The Ferrite Ferret

       Analog Dial         Ferrite Ferret   Construction #1   Construction #2   Notes             

This is the "power supply" Notice the protecting diode connected to the on/off switch. This
prevents any damage in the event the battery is accidentally put in backward.

I didn't want to ruin my TA7642 by hooking it up wrong,
so I made a diagram of how it should be connected.
The result.

The ferrite rod is mounted away from any other parts of the radio on plastic stands.
The stands were made from a plastic 8MM tape box. The top was sliced off, then the sides of the top were cut off and holes drilled. Note, this box is made of a slightly flexible plastic.

Making the coil
The coil is wrapped around a form that can be slid over the ferrite rod. This one is 62 turns of #30 magnet wire.
The thinner the wire, the less turns you'll need and the more selective the receiver.

You'll need about 64 turns of #24 wire if that's what you have. It's only about six feet of wire, so you won't lose much by experimenting. Make extra turns that you can take off. if you don't have enough turns you'll have to make another coil.


The ferrite rod has a "sweet spot" at each end. The coil must be able to move back and forth to find the optimum location. This will also affect where the stations appear on the dial. Move the tuning capacitor to where you want the lowest station to be found, then slide the coil till it's tuned in.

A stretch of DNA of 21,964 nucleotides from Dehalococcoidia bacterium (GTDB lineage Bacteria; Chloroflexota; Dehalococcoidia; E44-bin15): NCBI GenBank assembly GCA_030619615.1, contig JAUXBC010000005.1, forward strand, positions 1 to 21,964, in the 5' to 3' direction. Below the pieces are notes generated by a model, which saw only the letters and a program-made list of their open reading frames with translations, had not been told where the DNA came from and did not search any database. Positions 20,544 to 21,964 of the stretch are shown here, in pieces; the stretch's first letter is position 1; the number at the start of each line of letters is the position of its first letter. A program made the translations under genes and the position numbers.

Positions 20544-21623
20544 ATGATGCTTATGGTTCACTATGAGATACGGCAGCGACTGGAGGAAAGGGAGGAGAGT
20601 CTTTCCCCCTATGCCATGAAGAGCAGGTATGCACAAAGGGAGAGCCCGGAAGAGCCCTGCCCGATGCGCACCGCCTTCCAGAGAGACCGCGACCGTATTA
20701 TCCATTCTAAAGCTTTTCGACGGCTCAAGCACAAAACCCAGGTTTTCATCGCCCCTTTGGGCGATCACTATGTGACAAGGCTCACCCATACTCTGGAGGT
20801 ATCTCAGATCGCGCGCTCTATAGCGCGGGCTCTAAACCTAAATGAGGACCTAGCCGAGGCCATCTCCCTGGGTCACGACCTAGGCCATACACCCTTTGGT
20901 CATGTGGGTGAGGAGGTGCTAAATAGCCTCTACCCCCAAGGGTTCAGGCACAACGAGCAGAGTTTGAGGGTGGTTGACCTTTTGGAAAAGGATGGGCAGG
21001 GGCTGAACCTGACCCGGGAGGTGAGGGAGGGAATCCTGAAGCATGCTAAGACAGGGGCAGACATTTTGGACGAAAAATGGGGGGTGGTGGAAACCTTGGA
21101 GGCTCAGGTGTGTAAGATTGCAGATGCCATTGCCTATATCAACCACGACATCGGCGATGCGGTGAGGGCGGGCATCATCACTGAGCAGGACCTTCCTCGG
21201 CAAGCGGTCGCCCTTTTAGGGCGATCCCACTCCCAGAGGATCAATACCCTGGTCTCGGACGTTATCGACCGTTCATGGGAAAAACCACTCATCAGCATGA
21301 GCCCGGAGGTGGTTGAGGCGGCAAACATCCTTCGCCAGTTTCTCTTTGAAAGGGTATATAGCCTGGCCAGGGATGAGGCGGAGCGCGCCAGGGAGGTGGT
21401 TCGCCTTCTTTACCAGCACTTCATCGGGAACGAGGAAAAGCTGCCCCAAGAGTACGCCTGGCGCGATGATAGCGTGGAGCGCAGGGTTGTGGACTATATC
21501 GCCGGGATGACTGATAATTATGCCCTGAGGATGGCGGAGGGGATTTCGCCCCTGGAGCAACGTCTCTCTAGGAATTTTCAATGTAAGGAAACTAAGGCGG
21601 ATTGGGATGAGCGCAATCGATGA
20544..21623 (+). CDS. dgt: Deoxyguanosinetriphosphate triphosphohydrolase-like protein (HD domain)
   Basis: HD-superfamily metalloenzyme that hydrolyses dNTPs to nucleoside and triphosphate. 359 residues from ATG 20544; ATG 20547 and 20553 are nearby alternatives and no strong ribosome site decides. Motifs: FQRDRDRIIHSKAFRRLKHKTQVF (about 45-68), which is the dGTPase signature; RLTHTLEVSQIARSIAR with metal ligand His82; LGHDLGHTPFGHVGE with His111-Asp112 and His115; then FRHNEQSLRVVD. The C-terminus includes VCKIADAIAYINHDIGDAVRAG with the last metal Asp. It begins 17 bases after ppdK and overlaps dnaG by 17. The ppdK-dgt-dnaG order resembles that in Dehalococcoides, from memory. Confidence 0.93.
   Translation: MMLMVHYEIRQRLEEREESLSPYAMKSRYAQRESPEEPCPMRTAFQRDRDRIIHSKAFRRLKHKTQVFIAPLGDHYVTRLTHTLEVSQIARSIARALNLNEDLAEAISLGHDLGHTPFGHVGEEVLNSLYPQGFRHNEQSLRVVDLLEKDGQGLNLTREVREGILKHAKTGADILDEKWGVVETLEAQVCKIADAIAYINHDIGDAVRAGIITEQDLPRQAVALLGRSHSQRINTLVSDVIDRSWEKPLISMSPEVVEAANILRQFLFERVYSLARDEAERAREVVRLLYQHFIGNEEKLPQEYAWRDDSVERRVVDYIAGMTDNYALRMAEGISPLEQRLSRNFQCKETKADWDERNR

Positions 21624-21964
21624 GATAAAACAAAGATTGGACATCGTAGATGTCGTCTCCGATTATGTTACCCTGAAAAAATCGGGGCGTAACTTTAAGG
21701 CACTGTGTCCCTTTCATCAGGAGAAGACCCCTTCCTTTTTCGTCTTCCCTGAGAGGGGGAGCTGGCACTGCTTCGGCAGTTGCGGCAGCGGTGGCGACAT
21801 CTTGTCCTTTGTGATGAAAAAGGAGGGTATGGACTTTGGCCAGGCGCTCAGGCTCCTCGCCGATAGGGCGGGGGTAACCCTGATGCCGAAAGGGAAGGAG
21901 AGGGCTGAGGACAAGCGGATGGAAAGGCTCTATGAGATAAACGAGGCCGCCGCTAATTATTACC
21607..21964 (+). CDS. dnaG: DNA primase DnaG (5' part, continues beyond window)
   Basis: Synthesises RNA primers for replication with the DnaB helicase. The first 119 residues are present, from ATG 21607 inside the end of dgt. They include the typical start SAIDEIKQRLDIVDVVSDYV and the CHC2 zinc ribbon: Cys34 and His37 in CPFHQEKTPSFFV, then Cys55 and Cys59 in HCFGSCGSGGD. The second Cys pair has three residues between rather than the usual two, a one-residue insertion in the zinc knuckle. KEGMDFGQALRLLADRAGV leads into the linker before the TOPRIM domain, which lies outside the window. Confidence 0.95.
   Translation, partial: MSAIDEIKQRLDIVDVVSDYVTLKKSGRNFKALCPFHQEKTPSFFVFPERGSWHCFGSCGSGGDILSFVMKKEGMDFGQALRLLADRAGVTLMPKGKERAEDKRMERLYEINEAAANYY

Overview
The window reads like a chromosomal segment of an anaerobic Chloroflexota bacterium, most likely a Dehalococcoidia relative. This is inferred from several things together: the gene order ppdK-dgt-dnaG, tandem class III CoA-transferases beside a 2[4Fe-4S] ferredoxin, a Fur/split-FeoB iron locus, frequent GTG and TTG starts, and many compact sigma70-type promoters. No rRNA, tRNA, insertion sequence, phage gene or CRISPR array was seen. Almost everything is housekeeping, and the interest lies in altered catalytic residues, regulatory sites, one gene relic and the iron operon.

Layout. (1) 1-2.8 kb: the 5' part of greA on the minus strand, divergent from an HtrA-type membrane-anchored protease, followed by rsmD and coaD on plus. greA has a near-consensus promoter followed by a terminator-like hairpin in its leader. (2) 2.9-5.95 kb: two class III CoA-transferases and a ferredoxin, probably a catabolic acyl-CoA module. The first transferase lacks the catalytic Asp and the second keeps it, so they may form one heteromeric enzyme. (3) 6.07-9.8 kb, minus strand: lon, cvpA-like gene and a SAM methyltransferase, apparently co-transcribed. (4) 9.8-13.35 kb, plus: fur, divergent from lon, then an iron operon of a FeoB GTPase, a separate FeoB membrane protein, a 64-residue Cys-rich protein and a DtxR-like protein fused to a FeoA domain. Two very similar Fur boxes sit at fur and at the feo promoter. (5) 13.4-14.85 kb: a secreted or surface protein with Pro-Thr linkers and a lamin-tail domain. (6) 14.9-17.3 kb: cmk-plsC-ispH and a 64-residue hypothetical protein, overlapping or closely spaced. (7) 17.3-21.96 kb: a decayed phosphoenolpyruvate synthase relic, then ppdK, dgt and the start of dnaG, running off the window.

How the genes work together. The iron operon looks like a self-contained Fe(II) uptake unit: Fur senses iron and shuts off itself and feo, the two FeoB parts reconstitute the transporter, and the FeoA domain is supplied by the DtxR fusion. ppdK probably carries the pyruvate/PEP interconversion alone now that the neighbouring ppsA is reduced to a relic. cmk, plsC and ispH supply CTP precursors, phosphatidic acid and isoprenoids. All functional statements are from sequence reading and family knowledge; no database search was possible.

Insert a paper shim to hold it in place.
Don't glue it, you will want to mess with it later.
While making the coil, I used masking tape to hold the wire in
place, then applied a drop of polyurethane to the windings.

 DON'T drill holes in the coil form and pass the wire through.
The ferrite rod will scrape off the insulation and short it out.


                                      Wait! Don't solder your coil in yet.

Keep your broadcast coil aside and try a six turn coil. You'll hear shortwave broadcasts up to 41 meters and beyond. The TA7642 isn't supposed to be able to do that! It should cut off at 3 megahertz but it works at 7 megahertz. My theory is that the early chips actually did only go to 3 Mhz but modern manufacturing techniques have extended it. NOTE: You'll need a longwire antenna connected to one side of the coil to pick up shortwave.